Nigeria's Election Approaches. As President Muhammadu Buhari and his main opponent, Atiku Abubakar, lock up final support before Nigeria's Feb. 16 election, the broader question of whether the country will pull off a vote free of controversy weighs heavily. Indeed, Buhari's recent suspension of Nigeria's chief justice — which the opposition decried — is feeding into the dynamic of potential election controversy. Whether Buhari removed the chief justice as a potential roadblock ahead of the contest or not, the election is bound to be a close affair as an emboldened opposition tries to unseat the incumbent president.
Next Round of U.S.-China Trade Talks. World markets, upbeat from last week's talks, cheered the prospect of a trade deal between China and the United States. However, the narrative from the U.S. side has quickly shifted somewhere between reserved and pessimistic. Beyond hinting of "sizable distance" between the two sides' positions, President Trump's statements that a meeting with President Xi Jinping is unlikely before the 90-day tariff truce with China ends March 1, a key signpost of progress, cast a shadow. Though we can take political rhetoric only so far, it makes the next round of trade talks that begin in Beijing on Feb. 11 even more important to watch.
Spanish Tensions. Political tensions in Spain will escalate considerably next week when a dozen Catalan pro-independence figures go on trial Feb. 12 in the Supreme Court. The trial will lead to pro- and anti-independence demonstrations in several parts of Spain. The next day, parliament will consider Prime Minister Pedro Sanchez's 2019 budget. The problem is that Sanchez's minority government needs support from pro-independence parties in Catalonia, which will be reluctant to support Madrid when some of their members are on trial. Sanchez will be under pressure to resign if parliament rejects his budget. In the meantime, we will continue to watch the slow but steady emergence of nationalism in Spain.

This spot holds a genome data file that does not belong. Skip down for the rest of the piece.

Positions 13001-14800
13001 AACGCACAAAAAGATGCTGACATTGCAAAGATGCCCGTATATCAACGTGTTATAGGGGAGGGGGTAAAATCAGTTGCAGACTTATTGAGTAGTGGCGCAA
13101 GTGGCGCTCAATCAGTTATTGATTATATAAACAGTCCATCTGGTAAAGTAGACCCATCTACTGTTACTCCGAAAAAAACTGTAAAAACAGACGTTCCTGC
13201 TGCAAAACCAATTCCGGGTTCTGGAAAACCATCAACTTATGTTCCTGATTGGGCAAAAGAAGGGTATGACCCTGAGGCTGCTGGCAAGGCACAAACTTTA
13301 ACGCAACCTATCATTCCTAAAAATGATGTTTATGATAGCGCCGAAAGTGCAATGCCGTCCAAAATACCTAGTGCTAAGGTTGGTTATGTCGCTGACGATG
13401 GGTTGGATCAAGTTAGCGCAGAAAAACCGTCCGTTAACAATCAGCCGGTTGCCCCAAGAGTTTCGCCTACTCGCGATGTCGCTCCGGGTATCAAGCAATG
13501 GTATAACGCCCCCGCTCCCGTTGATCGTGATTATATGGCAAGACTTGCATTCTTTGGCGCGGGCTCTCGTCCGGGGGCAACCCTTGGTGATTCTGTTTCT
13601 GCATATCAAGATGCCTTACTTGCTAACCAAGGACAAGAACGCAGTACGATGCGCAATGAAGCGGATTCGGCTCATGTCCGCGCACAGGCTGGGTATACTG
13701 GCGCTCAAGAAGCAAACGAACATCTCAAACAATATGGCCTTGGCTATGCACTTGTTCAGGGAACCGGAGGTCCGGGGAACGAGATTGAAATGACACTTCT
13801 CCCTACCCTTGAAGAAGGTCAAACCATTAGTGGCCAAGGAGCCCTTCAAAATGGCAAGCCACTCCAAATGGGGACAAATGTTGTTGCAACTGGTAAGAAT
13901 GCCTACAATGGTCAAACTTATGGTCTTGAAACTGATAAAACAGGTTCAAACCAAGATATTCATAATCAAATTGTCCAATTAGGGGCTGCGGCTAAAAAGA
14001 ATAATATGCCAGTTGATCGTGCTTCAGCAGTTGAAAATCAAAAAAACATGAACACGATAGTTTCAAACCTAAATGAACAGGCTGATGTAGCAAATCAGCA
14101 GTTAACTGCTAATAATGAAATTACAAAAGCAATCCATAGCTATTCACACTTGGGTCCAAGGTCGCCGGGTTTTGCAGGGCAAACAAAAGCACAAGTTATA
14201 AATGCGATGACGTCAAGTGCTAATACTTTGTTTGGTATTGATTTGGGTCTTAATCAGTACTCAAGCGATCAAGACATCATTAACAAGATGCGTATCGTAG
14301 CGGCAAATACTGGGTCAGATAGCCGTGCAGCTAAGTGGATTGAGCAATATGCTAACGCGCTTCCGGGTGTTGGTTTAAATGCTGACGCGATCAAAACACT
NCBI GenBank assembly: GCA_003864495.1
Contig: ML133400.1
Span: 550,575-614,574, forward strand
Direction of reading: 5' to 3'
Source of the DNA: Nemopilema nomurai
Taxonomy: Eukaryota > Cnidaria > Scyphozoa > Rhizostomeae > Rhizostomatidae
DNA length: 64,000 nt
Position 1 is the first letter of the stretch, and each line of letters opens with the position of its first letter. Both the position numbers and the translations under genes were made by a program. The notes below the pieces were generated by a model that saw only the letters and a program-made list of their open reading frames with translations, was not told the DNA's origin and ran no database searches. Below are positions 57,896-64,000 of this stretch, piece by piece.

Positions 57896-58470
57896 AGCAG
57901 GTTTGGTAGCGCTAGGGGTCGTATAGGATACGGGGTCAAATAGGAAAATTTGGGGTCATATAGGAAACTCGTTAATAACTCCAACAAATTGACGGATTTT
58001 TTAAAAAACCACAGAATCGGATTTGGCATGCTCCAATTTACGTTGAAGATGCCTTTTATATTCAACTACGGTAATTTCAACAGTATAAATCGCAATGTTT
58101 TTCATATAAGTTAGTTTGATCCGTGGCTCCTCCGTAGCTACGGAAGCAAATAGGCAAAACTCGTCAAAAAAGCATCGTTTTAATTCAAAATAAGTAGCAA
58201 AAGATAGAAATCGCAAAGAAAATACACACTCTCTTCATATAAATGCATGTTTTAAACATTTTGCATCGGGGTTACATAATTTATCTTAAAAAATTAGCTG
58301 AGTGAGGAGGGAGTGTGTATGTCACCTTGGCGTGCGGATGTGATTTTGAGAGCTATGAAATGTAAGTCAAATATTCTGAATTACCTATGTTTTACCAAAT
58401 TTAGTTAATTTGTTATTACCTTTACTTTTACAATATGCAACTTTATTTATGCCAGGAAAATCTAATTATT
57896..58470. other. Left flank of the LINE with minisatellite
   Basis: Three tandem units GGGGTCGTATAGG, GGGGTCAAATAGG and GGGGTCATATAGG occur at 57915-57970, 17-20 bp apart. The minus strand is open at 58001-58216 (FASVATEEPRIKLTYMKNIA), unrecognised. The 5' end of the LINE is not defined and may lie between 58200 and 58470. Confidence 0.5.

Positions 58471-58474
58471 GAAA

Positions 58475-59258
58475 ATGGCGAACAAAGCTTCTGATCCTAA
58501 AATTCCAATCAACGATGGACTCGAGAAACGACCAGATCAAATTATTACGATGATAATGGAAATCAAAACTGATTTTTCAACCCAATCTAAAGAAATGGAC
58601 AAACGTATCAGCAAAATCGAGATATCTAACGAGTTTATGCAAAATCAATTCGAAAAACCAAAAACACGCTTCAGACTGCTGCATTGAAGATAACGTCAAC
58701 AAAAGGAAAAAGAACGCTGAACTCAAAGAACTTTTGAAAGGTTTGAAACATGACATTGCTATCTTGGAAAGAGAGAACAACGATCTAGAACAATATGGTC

On Our Minds
U.S.-Saudi Relations Sour? Feb. 8 was the deadline for the White House to report to Congress on who was responsible for the killing of Saudi journalist and dissident Jamal Khashoggi and to say what actions it might take in response, but President Trump declined to meet the requirement set forth under the human rights-focused Magnitsky act. Ultimately, the U.S. response to Saudi Arabia is about how assertively Congress wants to advance gestating anti-Saudi legislation, from imposing sanctions to restricting arms deals to cutting support for Saudi Arabia in Yemen, and whether members decide that doing so advances U.S. interests. It also remains to be seen whether a congressional supermajority able to override a presidential veto exists for any proposed legislation.
France's Role in Africa. The French air force conducted several airstrikes against rebels in northern Chad this week. Chad has played a key role in supporting France's interventions in Mali and Central African Republic. The airstrikes underscored that Paris continues to play a crucial security role in the Sahel region spanning its former colonies. While in recent years France has heavily focused on countering terrorist groups operating in the vast and underdeveloped region, the airstrikes in Chad harken back to its legacy of protecting friendly African governments.
South China Sea Posturing. The Philippines and the United States will hold an exploratory talk next week to discuss whether and how to review their 68-year-old mutual defense treaty. Philippine Defense Secretary Delfin Lorenzana requested the review, arguing that Washington's ambivalence on territorial issues in the South China Sea has made clarification necessary. While the United States has hinted at making "adjustments" on the treaty, explicitly covering the disputed territory would oblige it to militarily defend its ally in a maritime confrontation — a risky calculation.
In Case You Missed It
On Our Calendar
In the coming week, Israeli Prime Minister Benjamin Netanyahu visits India, Turkish President Recep Tayyip Erdogan and Iranian President Hassan Rouhani meet with Russian President Vladimir Putin and Nigeria holds presidential and parliamentary elections. For more, see our Geopolitical Calendar.